PHUKET: The highly flammable polystyrene foam used in making the Tiger Discotheque’s iconic decorations has been named by building inspectors as one of many possible fire hazards that contributed to the deadly fire last Friday.
The news came yesterday as officers from the Department of Public Works and Town and Country Planning, the Association of Siamese Architects Under Royal Patronage (ASA), and the Building Safety Inspectors and Office Association (BSA) inspected the gutted remains of the building.
“The decorations on the second floor were made from polystyrene foam, which is similar to what was used in the Santika pub,” said Pol Lt Col Bundit Pradubsuk, chairman of the ASA’s Security Architecture Committee.
The Santika pub in Bangkok suffered a devastating fire on New Year’s Eve 2009, when a blaze swept through the nightclub, killing 66 people and injuring 222 others. The ASA and the BSA were involved in investigating the tragedy.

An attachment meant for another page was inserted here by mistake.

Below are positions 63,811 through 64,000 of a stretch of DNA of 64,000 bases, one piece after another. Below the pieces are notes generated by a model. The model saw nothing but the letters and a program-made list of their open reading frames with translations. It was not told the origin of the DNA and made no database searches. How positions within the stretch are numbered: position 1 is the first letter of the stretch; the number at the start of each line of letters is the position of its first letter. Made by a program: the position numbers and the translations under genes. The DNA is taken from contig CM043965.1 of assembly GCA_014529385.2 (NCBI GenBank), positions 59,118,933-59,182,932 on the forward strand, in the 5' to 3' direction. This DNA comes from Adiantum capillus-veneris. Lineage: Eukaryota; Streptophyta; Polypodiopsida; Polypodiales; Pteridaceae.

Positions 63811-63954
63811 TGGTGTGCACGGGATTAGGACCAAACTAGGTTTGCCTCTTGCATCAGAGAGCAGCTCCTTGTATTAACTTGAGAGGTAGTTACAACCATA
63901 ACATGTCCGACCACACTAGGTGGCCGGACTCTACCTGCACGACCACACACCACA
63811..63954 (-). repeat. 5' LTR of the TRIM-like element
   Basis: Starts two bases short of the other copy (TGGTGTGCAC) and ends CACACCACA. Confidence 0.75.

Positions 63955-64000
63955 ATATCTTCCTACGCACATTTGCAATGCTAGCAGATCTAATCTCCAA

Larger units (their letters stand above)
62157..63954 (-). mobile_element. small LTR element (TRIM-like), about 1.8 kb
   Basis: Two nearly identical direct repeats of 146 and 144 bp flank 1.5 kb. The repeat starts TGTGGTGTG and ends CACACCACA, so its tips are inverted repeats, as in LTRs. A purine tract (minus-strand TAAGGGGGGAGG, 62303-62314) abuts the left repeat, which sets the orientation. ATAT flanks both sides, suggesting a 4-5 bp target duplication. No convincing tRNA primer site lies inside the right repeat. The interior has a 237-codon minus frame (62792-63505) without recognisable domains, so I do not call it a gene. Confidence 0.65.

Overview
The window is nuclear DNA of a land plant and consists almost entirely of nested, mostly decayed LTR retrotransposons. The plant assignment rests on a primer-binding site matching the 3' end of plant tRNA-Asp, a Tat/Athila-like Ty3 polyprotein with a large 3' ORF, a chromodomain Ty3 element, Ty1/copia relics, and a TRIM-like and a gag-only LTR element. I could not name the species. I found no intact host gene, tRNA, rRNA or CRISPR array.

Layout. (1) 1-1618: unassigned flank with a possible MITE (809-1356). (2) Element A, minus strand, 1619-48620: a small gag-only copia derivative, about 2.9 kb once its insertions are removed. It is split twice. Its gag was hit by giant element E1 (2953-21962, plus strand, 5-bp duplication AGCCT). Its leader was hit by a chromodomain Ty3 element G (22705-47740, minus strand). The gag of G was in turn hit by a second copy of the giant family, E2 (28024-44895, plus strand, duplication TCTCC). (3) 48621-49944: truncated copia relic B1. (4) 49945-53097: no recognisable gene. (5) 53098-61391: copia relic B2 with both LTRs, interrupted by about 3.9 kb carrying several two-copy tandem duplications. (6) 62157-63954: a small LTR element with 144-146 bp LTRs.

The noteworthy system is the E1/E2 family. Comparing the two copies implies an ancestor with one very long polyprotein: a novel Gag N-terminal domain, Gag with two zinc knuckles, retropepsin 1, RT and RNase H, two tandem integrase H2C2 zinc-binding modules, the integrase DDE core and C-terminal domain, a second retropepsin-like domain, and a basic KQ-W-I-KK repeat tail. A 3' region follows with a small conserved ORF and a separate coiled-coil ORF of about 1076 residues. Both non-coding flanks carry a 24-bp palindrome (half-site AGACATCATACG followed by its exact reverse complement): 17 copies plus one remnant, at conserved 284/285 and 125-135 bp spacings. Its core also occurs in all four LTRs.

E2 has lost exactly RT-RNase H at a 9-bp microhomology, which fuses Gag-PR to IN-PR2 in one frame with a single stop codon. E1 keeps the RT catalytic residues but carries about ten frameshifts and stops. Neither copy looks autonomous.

BSA Vice President Wasawat Kritsiritirapak yesterday explained that, following the Santika fire, new regulations were put in place this year to restrict the use of such highly flammable materials inside buildings.
Mr Wasawat called for action to be taken to enforce the new regulation. “It is necessary to have entertainment venue owners across the nation make the changes in order to fall in line with the new regulation,” he said.
Lt Col Bundit said that the Tiger Discotheque had eight fire exits with signs, which was within the required limits. The investigation team also measured the width of the fire-escape ladders, and found that those too met with regulations.
However, the inspection team will recommend that the building be torn down, but that the bars on the ground-floor level can stay.
Mr Wasawat explained that the entire nightclub was severely damaged by the fire.
“I don’t think the building can be used any more,” he said.
Mr Wasawat added that the inspection team had yet to confirm whether or not the elevated mezzanine sections inside the club were approved additions marked on the structural plan.
“The information we have collected will be handed to the police and used in making recommendations for changes to the Building Control Act,” he added.
— Kritsada Mueanhawong
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